On the pitch, the tournament — which was first held in Saudi Arabia, when it was called the King Fahd Cup, before the event was used by FIFA as a reconnaissance run for the following year’s World Cup — was notable for Russia’s own national team becoming the first host to fail to progress through the group stage.
Whether the Russia team can improve enough in the next 12 months to avoid joining 2010 host South Africa as the only nation to be eliminated at the first stage of their own competition, remains to be seen.
The Russian Federation as a host country, however, showed far more potential than its national side, with the eight-team tournament passing without a hitch.
Before the event much had been written about racism, hooliganism, terrorism, slave labor and even an unsigned TV-rights deal that could have ended with Russians not being able to watch their own tournament.
Yet organizers’ steps to prevent violent or racist incidents — including a scheme whereby all ticket-holders must display their ID on a lanyard, officially blacklisting 200 fans, and a three-step procedure allowing FIFA to stop, suspend or abandon matches should referees witness discriminatory behavior — appeared to work.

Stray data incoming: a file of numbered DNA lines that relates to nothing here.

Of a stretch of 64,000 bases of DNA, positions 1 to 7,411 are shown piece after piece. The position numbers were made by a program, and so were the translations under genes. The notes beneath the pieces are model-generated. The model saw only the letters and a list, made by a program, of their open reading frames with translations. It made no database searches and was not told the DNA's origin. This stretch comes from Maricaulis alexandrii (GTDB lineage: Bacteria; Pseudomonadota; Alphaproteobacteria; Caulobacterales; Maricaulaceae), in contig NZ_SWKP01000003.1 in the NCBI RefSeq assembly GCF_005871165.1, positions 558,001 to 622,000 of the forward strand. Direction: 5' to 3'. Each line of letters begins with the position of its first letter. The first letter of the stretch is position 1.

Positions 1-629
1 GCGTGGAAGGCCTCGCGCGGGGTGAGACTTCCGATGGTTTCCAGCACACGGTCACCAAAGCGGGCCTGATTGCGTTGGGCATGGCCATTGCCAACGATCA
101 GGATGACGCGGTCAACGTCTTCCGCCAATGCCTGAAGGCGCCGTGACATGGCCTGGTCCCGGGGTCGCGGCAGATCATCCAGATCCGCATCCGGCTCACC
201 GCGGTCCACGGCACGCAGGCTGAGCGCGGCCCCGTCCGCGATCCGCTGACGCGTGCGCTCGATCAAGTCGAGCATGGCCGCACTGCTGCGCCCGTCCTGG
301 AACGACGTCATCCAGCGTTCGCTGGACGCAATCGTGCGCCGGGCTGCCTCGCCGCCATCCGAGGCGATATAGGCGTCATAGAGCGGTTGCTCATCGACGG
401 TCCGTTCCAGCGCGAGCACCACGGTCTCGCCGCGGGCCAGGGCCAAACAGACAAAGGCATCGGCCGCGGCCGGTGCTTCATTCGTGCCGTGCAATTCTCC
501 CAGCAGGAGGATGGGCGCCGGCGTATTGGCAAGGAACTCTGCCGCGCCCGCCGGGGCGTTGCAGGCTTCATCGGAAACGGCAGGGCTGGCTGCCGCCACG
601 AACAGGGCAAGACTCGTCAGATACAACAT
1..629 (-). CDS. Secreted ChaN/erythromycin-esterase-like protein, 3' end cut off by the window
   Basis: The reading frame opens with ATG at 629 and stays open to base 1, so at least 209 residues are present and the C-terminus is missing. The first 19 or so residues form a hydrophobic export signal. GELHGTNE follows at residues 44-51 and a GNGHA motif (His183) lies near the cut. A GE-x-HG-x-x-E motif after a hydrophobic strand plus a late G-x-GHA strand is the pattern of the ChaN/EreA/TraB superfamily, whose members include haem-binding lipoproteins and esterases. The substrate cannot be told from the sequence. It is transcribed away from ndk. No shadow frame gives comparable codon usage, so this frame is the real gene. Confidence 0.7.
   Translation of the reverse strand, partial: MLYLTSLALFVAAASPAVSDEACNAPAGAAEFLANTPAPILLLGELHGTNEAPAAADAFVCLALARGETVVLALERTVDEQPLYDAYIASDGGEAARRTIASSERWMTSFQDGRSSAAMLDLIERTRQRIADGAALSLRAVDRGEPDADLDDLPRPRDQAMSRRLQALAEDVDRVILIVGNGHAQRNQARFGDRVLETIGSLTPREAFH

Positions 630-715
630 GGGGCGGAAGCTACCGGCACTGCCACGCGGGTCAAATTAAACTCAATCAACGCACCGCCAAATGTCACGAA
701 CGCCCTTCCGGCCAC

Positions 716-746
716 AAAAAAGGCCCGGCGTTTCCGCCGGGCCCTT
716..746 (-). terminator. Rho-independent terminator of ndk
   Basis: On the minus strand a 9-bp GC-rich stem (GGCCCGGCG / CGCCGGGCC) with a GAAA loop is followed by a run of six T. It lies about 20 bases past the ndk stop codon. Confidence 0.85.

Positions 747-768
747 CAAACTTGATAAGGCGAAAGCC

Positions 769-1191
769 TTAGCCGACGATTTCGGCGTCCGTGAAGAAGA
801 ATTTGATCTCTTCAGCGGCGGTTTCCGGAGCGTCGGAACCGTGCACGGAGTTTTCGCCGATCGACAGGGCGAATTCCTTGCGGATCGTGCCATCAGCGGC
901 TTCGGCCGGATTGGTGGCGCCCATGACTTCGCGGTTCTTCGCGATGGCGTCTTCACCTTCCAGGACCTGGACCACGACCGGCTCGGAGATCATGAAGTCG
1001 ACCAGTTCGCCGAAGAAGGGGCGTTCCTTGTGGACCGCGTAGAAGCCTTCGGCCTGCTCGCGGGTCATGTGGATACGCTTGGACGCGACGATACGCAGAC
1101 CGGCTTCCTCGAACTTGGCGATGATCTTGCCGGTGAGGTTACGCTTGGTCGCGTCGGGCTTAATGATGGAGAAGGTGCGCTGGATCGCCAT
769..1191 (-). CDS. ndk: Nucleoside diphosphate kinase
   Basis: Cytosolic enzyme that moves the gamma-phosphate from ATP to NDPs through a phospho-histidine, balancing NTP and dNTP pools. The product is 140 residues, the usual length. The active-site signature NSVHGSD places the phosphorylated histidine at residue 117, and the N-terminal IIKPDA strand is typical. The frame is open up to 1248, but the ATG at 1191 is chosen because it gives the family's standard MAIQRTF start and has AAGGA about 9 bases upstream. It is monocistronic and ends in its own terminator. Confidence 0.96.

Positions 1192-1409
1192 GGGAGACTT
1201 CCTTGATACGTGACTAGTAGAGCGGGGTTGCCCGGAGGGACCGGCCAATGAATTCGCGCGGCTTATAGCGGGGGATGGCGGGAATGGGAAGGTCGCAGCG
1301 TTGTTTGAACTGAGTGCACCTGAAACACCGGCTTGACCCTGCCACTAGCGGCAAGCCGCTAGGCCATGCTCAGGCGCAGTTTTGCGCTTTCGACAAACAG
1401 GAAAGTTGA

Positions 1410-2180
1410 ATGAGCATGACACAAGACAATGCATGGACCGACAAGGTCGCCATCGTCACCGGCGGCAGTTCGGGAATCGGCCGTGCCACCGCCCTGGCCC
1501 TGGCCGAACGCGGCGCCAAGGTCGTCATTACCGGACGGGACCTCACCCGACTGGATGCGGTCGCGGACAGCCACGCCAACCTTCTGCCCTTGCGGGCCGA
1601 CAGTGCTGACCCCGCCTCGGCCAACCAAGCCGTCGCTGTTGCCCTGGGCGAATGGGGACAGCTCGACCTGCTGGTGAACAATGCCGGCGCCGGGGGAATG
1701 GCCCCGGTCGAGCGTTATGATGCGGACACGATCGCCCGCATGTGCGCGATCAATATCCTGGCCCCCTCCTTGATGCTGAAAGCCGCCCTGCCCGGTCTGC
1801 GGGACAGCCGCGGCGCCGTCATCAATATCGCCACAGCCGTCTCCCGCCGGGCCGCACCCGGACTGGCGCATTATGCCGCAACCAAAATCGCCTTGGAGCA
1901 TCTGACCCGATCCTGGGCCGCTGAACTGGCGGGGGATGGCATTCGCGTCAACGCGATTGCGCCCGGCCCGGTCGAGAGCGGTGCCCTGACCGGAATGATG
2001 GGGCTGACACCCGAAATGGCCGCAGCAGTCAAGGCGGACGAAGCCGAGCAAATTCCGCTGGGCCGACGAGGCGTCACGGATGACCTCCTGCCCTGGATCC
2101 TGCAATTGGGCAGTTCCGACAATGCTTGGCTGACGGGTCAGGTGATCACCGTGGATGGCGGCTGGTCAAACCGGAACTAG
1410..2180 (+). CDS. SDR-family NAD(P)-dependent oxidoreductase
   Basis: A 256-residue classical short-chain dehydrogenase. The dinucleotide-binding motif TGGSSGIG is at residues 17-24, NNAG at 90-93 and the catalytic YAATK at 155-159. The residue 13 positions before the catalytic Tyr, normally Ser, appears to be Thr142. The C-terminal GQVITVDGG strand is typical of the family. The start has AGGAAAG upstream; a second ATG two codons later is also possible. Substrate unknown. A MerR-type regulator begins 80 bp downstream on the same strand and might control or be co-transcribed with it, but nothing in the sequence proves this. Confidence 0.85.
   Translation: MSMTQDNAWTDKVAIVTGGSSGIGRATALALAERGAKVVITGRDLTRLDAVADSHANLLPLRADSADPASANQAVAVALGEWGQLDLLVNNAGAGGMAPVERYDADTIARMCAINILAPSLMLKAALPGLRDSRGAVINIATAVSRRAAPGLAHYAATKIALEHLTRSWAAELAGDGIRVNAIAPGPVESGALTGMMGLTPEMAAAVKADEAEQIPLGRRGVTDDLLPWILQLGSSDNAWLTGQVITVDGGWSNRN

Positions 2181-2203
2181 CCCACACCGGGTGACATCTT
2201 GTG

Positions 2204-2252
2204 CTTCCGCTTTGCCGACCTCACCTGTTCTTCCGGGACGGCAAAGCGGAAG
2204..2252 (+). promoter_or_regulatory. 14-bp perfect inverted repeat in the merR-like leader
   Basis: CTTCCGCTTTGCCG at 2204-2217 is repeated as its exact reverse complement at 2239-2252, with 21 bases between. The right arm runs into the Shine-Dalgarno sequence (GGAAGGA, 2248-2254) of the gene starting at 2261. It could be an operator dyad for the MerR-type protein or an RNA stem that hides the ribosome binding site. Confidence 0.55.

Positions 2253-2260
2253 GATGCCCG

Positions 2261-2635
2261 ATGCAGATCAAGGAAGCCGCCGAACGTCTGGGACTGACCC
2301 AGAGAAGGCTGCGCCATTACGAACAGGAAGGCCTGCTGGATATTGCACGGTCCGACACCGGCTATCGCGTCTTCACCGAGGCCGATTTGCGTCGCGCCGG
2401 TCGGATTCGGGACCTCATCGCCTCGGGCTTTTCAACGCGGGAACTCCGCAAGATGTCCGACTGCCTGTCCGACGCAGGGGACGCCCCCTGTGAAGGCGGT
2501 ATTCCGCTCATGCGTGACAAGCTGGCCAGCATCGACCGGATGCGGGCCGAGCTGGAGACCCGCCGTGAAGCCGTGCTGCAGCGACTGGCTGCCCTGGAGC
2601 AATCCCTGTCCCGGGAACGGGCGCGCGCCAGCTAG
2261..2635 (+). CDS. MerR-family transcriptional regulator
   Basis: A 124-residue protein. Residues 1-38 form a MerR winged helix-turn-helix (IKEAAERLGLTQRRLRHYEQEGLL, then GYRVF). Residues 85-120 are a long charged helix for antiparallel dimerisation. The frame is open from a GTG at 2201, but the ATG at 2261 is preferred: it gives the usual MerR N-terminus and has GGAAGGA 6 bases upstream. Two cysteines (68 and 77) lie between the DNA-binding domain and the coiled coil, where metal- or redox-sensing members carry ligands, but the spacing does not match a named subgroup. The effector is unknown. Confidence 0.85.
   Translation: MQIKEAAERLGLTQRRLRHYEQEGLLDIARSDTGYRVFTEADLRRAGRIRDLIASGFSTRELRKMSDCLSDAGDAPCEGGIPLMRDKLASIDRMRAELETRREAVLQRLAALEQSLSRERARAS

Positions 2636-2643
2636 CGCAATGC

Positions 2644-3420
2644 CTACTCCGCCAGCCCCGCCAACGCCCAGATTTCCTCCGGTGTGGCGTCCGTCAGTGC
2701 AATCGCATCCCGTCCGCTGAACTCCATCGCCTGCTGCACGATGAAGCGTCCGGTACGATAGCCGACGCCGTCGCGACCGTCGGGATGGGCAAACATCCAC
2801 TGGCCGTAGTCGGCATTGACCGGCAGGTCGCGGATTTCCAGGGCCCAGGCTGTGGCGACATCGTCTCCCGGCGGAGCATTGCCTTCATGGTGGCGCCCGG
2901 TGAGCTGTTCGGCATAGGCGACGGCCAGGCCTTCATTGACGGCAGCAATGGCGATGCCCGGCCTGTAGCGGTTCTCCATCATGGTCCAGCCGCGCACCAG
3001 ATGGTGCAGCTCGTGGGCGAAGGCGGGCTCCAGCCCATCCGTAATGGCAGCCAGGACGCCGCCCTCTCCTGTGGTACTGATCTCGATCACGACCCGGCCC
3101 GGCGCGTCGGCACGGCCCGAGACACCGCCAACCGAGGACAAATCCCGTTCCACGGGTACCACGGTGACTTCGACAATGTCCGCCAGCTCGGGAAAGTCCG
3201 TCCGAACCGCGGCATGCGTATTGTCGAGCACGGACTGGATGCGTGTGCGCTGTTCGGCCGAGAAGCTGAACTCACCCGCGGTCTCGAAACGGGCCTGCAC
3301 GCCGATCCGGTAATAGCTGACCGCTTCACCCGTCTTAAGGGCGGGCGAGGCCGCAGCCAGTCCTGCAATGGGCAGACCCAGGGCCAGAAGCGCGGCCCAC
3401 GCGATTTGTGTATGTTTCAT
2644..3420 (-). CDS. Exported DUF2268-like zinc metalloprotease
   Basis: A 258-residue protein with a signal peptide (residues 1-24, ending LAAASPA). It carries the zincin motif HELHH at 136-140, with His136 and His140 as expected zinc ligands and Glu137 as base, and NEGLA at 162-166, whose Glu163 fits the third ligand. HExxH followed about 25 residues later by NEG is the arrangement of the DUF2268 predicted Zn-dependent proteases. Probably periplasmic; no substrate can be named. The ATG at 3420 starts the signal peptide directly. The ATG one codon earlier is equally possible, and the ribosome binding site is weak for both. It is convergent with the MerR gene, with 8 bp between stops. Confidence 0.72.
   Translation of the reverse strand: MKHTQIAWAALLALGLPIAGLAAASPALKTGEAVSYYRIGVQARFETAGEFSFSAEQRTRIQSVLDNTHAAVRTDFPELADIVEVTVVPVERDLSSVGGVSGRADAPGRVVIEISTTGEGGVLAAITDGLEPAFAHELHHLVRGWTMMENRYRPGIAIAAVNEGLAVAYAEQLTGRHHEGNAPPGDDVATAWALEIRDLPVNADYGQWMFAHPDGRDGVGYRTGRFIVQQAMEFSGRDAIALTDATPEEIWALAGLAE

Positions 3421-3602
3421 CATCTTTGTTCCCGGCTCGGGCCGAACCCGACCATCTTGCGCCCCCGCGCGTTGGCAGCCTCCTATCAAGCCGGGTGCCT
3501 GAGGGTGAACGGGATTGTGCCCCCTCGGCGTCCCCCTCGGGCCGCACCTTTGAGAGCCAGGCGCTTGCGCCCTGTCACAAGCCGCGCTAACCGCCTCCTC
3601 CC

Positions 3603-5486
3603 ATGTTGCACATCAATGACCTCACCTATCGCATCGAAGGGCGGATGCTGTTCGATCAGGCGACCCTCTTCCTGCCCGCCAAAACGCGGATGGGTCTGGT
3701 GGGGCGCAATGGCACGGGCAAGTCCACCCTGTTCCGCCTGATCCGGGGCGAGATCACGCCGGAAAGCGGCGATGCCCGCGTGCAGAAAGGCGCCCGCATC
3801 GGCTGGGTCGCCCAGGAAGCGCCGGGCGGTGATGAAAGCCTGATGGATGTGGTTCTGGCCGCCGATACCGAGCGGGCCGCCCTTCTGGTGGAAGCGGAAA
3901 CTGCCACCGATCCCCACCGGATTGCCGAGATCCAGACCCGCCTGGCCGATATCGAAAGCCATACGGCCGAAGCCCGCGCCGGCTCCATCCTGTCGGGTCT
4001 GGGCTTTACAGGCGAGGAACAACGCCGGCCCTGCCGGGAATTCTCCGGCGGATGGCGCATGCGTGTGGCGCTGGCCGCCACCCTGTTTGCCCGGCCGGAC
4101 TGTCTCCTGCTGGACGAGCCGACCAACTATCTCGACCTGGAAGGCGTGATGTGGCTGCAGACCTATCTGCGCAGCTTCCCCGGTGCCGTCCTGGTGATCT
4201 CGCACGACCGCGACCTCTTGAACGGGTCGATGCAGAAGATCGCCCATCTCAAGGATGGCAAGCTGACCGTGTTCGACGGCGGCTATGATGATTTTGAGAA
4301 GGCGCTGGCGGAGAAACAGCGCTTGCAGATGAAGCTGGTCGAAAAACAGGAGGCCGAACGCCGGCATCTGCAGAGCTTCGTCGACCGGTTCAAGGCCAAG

“We welcome everyone,” said Maksim Titov, a local fan who attended his country’s opening game against New Zealand. “The Russian fans who come to these games are different from local league games, where maybe it is more dangerous. Here is more families and the people just want to enjoy and show the world that our country is great.”
Authorities, however, were forced to dismiss a Human Rights Watch report that said 17 workers had died on World Cup stadium sites and that those employed faced “exploitation and labor abuses”. Media accusations that North Korean laborers worked on the Saint Petersburg stadium in conditions similar to “prisoners of war” were also refuted. Vitaly Mutko, the deputy prime minister, said he was happy for media to tour any of the seven stadiums that remain under construction.